"The reason you do news releases is to influence other employers" to clean up their acts, said David Michaels, who was an administrator of the Occupational Safety and Health Administration, the agency within the Labor Department that oversees workplace safety, during much of the Obama administration.

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3) Texas AFT held a large Capitol rally today to push for legislation that helps public schoolchildren, a task that included blasting proposed private school vouchers.

   As the Dallas Morning News reports, such vouchers, which would steer tax dollars toward unaccountable private schools, were called "sinful" by teachers and pastors alike:

   "It is a sin before God," Charles Foster Johnson led hundreds in chanting, "to make commodities out of our children and to make markets out of our classrooms."

   Lt. Gov. Dan Patrick and GOP Senate leaders would harm public schools and impermissibly lend government support to religion if their self-styled "school choice" bill becomes law, Johnson warned...

  "Generally, the House of Representatives is holding firm," he said to teachers and school district employees who used the first day of spring break to travel to Austin for a lobby day. In the House, Democrats and rural Republicans traditionally have blocked voucher-like proposals.

  "But brothers and sisters, our Senate members need a lot of help from you," said Johnson, a Fort Worth-based Baptist pastor who heads Pastors for Texas Children. It is a group of about 1,000 pastors, rabbis and imams who work to support public schools.

  Johnson and John Ogletree, pastor of First Metropolitan Baptist in Houston, echoed criticisms of the Senate's voucher bill by presidents of several AFT locals and Celina Moreno, a lawyer for the Mexican American Legal Defense and Educational Fund...

  At Monday's anti-voucher rally, Zeph Capo, president of the Houston Federation of Teachers, countered that "a $4,000 voucher is nothing but a tax break for those that can already afford it."

  He and Louis Malfaro, president of the Texas AFT, urged educators to be active in Senate primaries next year. The chamber's priorities are badly skewed, they said.

  "There's too much talking about bathrooms and not enough talk about early childhood education," said Malfaro, a former Austin elementary school teacher. "This so-called civil right is a choice for private schools, not a choice for parents [and] students."

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4) This week, House and Senate committees will each hear measures aimed at preventing state or local government from entering into Project Labor Agreements, which improve the quality of complex construction projects while paying fair wages and benefits to workers.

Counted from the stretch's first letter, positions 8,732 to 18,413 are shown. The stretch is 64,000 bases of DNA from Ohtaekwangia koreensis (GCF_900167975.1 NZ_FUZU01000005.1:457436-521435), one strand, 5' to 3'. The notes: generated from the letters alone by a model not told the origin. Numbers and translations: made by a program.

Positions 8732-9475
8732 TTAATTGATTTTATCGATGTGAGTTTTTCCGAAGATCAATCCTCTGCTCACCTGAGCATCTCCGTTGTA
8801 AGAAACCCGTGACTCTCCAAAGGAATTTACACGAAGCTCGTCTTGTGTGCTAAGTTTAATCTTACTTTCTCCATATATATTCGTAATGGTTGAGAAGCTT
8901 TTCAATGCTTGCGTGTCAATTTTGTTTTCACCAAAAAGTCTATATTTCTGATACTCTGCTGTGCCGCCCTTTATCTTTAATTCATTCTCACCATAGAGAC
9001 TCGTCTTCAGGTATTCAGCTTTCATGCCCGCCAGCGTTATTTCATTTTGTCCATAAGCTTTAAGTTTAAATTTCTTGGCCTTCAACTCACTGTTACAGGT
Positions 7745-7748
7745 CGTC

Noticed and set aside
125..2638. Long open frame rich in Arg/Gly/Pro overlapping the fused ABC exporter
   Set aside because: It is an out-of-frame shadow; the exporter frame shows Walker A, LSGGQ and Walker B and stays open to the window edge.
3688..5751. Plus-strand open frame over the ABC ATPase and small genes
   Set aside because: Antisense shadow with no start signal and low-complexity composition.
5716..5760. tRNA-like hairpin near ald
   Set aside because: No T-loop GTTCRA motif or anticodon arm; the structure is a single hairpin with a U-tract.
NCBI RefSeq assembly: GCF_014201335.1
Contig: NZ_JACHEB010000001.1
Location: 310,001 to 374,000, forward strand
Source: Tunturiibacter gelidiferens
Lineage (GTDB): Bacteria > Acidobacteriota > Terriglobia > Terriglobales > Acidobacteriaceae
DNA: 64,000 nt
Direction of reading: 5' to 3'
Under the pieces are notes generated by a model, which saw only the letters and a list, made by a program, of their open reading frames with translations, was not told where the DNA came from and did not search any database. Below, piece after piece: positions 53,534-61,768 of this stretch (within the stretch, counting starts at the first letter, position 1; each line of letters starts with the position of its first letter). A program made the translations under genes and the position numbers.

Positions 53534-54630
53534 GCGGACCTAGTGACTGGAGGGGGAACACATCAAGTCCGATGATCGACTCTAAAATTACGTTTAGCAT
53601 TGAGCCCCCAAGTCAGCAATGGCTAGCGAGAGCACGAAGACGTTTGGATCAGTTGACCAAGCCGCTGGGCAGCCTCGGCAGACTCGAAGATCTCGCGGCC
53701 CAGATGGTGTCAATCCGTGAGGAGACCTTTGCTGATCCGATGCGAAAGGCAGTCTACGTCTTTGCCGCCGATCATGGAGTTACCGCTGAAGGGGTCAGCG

SB 452 by Sen. Kelly Hancock, R-North Richland Hills, is set for hearing 8 a.m. Tuesday in the Senate Business and Commerce Committee, meeting in Room E1.016. HB 648 by Rep. Tan Parker, R-Flower Mound, will be heard in the House Economic and Small Business Development Committee at 8 a.m. Thursday, in Room E2.010.

  The United Labor Legislative Committee OPPOSES both bills.

  A PLA is an arrangement in which a general contractor agrees to negotiated terms for all work on a complex project. It does not mean all workers are union, but non-union subcontractors pay negotiated union wages and benefits for the duration of a project. 

  In exchange, the general contractor gets an assurance that work will be continuous and will very likely come in on time and under budget. That has been the track record. Public PLAs benefit everyone involved, including construction companies, working people, taxpayers and all people who use the schools, roads and bridges that result.

  A PLA saved the South Texas Project nuclear power plant after it went years over deadline and billions of dollars over its original budget. In another relevant private-sector example, the Texas AFL-CIO building renovation was performed very successfully under a PLA.

  Now here's the rub: Although PLAs could benefit taxpayers in many circumstances, there has never been a public PLA in Texas. The bills are seeking to eliminate all possibility of something that does not exist and cannot ever exist in the future without a governmental entity's agreement. 

  These bills are in the growing category of a solution in search of a problem.

5) Another bill seeking to "reform" the property tax system is up for hearing today.

   ULLCO today OPPOSED SB 2 by Sen. Paul Bettencourt, R-Houston, which would strangle local government budgets while providing only token tax relief for the vast majority of Texans. The bill will be heard by the Senate Finance Committee at 8 a.m. Tuesday, in Room E1.036.

   The big picture is that for years, the Legislature has not kept up with the needs of public schools, universities, health care and other fundamental programs, forcing cities and counties to fill some of the vacuum. For example, the school property tax has taken more and more of the responsibility for funding public schools in Texas while state funds take less and less. 

   In a column in the Fort Worth Star-Telegram, Arlington Mayor Jeff Williams said the measure would "handcuff" the ability of cities to serve their residents: